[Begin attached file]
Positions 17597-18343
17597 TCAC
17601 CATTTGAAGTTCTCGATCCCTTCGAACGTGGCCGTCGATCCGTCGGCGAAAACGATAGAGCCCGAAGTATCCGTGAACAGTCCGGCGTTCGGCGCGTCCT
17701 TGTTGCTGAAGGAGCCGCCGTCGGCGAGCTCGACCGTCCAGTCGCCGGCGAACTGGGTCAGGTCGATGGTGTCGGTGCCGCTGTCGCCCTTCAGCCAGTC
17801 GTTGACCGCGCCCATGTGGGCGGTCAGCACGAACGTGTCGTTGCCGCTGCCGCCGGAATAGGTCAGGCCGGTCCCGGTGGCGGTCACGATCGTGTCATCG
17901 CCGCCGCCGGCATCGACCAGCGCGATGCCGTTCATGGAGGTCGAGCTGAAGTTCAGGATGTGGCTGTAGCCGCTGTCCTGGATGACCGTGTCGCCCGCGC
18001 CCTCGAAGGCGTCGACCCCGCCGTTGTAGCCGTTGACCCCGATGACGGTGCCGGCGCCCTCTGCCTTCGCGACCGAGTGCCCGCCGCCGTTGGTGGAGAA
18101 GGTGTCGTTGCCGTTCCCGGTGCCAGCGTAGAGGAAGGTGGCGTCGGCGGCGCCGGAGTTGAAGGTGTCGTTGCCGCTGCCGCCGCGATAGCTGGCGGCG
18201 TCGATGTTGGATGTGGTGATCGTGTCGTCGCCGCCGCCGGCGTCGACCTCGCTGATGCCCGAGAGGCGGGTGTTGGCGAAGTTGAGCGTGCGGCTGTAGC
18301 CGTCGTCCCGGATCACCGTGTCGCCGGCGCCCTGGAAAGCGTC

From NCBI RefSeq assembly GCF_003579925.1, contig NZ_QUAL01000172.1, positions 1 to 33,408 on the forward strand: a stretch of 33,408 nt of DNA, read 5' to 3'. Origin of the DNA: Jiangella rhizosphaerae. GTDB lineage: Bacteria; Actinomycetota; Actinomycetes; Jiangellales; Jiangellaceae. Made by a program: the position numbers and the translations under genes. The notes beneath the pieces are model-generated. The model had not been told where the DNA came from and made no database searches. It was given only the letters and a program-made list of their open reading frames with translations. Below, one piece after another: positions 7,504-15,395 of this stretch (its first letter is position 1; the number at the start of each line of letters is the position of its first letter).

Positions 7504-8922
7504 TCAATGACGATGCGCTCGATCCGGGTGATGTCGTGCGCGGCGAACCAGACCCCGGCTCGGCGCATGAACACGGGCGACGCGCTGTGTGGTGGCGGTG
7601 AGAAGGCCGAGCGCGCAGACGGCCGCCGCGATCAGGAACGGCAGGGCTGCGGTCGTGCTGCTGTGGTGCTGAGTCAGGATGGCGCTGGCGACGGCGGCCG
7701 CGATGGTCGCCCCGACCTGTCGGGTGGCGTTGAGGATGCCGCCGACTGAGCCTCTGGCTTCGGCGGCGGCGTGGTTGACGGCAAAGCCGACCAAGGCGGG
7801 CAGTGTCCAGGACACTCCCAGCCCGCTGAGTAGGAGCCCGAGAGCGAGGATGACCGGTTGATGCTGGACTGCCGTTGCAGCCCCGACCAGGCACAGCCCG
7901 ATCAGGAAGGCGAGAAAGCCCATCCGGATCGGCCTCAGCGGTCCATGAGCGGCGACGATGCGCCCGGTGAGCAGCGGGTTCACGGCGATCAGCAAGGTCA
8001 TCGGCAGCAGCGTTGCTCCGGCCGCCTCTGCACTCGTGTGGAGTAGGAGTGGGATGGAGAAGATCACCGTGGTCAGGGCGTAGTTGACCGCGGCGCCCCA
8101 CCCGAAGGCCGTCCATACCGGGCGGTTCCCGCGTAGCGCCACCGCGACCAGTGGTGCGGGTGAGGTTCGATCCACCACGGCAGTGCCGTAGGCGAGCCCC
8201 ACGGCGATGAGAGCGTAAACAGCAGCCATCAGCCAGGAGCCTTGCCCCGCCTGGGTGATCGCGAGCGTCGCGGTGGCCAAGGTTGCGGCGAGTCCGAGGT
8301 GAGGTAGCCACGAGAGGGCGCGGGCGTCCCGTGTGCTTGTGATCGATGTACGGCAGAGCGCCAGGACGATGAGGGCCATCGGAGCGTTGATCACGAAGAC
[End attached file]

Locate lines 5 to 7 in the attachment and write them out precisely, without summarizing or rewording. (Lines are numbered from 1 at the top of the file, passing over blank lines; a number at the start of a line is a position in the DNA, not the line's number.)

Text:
17801 GTTGACCGCGCCCATGTGGGCGGTCAGCACGAACGTGTCGTTGCCGCTGCCGCCGGAATAGGTCAGGCCGGTCCCGGTGGCGGTCACGATCGTGTCATCG
17901 CCGCCGCCGGCATCGACCAGCGCGATGCCGTTCATGGAGGTCGAGCTGAAGTTCAGGATGTGGCTGTAGCCGCTGTCCTGGATGACCGTGTCGCCCGCGC
18001 CCTCGAAGGCGTCGACCCCGCCGTTGTAGCCGTTGACCCCGATGACGGTGCCGGCGCCCTCTGCCTTCGCGACCGAGTGCCCGCCGCCGTTGGTGGAGAA